With 50-plus rip current rescues in 2019, water rescue chief urges beachgoers to use caution

Published: Jun. 12, 2019 at 6:01 AM EDT
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SOUTHEASTERN NC (WECT) - So far this year, about 25 rip current rescues have been reported in Carolina Beach with another 30 in Wrightsville Beach.

No rip current rescues have been reported at Brunswick County beaches in 2019 but Oak Island Water Rescue Chief Tony Young said three lives have been saved this year. Young said there’s a simple explanation for why Brunswick beaches haven’t had issues with rip currents.

“(Carolina and Wrighstville beaches) face east and we face south so the conditions are generally worse for them than they are us,” said Young.

A rip current is formed when a strong wind blows on shore while the tide is going down.

They are relatively easy to spot too. If you see an area where the waves aren’t breaking and there is white foamy water, that is a rip current.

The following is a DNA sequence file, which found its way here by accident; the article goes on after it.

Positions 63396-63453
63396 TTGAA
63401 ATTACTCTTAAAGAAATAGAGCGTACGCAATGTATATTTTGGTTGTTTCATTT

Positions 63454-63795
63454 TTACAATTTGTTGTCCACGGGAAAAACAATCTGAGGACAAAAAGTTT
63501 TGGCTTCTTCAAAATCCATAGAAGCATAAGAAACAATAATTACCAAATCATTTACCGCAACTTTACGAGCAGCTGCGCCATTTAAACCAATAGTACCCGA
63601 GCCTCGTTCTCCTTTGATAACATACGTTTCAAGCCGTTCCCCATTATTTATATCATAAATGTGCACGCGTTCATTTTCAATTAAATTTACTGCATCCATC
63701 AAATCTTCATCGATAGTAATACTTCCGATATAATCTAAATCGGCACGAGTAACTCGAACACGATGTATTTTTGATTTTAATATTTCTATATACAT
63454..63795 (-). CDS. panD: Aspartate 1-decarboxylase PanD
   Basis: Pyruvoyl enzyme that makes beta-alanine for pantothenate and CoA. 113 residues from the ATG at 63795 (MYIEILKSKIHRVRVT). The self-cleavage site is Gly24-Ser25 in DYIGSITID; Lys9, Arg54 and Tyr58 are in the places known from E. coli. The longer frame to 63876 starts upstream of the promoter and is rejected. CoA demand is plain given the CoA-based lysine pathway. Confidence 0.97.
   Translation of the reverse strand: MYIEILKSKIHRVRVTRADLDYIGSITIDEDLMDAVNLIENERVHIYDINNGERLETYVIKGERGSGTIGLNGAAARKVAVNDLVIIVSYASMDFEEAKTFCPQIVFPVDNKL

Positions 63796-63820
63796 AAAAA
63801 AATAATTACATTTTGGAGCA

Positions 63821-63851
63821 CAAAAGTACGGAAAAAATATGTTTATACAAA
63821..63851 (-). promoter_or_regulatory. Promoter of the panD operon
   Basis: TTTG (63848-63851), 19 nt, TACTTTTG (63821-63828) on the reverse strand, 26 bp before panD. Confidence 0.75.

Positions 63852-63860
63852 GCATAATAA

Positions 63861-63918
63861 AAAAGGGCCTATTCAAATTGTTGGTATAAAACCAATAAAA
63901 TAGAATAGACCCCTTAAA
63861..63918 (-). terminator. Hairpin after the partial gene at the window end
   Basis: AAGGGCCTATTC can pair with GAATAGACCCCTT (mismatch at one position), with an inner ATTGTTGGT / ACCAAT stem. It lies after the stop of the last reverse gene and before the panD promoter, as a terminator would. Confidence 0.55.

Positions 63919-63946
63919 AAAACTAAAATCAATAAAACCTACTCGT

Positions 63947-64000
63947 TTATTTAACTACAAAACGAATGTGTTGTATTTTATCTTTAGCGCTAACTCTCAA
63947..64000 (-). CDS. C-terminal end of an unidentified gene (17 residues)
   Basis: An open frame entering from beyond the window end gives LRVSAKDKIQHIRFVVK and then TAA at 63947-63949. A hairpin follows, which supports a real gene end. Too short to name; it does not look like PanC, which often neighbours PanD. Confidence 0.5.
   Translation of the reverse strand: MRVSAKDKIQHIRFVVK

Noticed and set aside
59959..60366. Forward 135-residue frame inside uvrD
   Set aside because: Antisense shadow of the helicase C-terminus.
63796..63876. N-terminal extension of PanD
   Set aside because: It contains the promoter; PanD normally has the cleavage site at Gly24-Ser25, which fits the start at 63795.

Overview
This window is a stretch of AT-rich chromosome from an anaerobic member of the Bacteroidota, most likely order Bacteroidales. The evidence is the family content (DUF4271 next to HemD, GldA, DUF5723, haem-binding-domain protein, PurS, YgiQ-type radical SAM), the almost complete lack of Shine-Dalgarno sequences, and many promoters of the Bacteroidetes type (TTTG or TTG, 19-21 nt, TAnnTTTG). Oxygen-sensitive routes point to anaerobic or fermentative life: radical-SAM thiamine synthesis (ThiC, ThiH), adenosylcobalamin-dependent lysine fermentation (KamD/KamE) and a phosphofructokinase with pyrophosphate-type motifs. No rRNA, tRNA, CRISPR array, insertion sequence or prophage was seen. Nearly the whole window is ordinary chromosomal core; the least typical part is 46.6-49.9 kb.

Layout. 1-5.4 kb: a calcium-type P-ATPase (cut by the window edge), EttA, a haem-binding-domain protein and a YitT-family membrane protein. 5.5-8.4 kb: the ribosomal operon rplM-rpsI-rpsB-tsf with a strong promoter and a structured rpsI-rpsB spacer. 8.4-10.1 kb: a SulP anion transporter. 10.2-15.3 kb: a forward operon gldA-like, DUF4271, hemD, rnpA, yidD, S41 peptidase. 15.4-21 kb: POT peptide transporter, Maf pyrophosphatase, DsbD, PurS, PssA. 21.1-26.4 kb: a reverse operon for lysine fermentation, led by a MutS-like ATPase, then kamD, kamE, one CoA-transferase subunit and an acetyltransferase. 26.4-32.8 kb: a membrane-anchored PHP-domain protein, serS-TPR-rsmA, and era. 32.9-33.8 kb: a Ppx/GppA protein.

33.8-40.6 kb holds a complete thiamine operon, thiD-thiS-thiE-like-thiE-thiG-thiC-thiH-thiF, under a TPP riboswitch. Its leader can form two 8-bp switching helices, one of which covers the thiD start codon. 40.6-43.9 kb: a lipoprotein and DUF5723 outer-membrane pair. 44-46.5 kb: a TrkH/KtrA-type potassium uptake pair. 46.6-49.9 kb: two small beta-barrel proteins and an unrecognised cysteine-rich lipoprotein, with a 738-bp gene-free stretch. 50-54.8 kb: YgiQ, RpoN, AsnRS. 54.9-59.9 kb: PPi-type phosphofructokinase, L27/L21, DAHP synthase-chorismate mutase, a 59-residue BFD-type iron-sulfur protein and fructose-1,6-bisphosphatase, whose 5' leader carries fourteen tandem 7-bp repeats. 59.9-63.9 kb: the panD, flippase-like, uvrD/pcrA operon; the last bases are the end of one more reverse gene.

“It’s like an escalator taking you out," Young said. "You can’t swim against it. You’ve got to go with it or down the beach.”

If you are ever in a rip current, Young’s advice is to not panic.

“The best thing you can do is swim down the beach if you’re a strong swimmer or just stay afloat," Young said. "Keep yourself afloat. If you can tread water, just keep your head above water and call for help.”

If you see someone caught in a rip current, try to get them something that floats so they can grab onto it. The current will eventually spit you out.

In some cases, if the rip current is strong enough, it will bring you back to the beach.

Rip currents aren’t the only thing that could pull you out to sea.

Last Monday, Oak Island water rescue saved an 8-year-old boy who floated hundreds of yards out to sea on a large unicorn float.

Young wants families to have fun at the beach, but he said large floats can hinder that experience.

“The rafts are not inherently dangerous but you have to be very vigilant when you’re using one,” said Young. “I don’t like the rafts. I wish they wouldn’t bring them to the ocean. They’re not really made for that but I understand people are going to come here and they want to have fun.”

The boy stayed on the float until Young and his crew came to rescue him. Young said the boy was calm and did everything right by staying on the float.

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